A little history

The construction of the Royal Palace was begun in the middle of the thirteenth century, and was continued in the fourteenth century by King Louis the Great who had a keep built here. The building of the outer walls and of the western fortifications was not finished until the end of the century. In the fifteenth century Sigismund of Luxembourg continued the construction and added a chapel and a palace. Construction - work reached its peak with King Matthias, who had the - southeastern fortifications built, as well as a Renaissance royal palace. In the late fifteenth century the King of Hungary's palace was one of the most splendid royal seats in Europe. His famous library, the Bibliotheca Corviniana, according to his contemporaries, equaled the Medici Library in Florence.

During Turkish times the palace became increasingly neglected and was finally destroyed in the great siege of 1686. In 1715 the medieval ruins were cleared. The building of the southern wing of the present-day palace was started in the eighteenth century during the reign of Maria Theresa, first to the plans of the chief court architect J. N. Jadot and later according to the designs of F. A. Hillebrandt and Ignác Oracsek. The other parts were built at the end of the nineteenth century, during the reign of Francis Joseph I, to the plans of Alajos Hauszman (1847-1926) and Miklós Ybl (1814-189I). (From 1790 the Palatine representing the Habsburg kings lived in the palaces.) In March 1800 Joseph Haydn conducted in it his oratorio The Creation.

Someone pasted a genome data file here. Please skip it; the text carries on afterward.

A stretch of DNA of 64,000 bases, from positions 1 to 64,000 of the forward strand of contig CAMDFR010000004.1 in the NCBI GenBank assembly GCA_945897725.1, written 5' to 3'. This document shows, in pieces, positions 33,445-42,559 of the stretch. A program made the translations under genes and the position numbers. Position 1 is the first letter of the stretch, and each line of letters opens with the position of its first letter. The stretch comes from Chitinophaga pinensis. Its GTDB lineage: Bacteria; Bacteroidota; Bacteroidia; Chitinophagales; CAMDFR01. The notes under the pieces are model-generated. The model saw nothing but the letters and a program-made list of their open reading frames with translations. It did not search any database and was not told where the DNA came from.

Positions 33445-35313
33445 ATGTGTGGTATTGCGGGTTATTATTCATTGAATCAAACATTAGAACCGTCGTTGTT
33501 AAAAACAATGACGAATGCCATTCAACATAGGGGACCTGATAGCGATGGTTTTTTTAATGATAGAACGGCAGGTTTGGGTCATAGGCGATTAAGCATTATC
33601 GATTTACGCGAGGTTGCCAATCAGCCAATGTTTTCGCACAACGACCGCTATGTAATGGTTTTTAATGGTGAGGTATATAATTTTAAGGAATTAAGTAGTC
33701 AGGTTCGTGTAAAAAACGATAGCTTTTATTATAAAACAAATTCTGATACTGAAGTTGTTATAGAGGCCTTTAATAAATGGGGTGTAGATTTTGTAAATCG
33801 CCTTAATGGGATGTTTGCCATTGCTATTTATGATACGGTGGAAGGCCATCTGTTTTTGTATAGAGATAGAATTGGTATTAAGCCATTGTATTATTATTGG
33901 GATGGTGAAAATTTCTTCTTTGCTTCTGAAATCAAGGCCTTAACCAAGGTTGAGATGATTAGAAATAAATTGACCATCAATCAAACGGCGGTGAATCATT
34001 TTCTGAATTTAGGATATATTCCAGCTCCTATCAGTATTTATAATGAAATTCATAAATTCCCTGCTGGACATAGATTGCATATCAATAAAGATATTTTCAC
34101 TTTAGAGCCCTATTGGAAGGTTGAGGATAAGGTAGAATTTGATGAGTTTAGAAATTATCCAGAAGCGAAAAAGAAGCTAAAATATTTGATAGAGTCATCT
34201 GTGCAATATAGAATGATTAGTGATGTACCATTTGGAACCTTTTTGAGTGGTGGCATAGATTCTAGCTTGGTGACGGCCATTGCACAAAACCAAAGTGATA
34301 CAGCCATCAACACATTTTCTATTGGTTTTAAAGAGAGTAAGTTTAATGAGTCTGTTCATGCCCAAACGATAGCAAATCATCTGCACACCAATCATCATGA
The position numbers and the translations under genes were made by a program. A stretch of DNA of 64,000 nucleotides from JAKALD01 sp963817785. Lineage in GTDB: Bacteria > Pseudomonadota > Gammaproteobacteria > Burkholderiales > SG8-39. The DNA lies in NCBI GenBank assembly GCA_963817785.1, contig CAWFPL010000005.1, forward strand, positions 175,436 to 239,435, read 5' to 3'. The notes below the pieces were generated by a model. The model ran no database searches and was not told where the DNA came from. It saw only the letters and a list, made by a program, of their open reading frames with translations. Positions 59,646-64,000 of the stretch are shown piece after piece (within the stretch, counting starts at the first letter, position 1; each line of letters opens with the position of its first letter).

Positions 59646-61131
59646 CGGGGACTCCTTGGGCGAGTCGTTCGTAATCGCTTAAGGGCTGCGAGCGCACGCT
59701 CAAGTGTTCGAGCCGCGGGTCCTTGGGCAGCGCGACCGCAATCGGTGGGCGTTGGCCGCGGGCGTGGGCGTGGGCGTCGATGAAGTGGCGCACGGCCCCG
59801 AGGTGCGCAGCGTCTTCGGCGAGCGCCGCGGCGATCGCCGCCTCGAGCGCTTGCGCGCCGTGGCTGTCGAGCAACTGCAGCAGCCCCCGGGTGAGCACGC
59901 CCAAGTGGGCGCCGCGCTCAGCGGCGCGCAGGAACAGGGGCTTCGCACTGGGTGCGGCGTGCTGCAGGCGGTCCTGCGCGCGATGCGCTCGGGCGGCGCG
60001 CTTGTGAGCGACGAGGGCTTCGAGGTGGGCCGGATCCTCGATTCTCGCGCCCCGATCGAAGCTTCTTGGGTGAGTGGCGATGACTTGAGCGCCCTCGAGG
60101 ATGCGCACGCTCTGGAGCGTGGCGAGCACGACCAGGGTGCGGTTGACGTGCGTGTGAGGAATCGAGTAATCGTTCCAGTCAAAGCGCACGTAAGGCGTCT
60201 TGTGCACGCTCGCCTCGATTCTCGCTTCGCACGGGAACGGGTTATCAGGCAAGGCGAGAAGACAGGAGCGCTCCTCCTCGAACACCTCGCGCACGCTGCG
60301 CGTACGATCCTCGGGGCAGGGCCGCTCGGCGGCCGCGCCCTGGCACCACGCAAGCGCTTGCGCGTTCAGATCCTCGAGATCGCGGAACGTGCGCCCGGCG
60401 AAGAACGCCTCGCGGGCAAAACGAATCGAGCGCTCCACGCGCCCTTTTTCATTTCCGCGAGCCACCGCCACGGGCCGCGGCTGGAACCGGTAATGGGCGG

In the siege of 1945 the palace collapsed and was burnt down. During its rebuilding the remains of the medieval palaces and fortifications were excavated. When completely reconstructed and repaired, the entire complex of buildings will serve cultural purposes.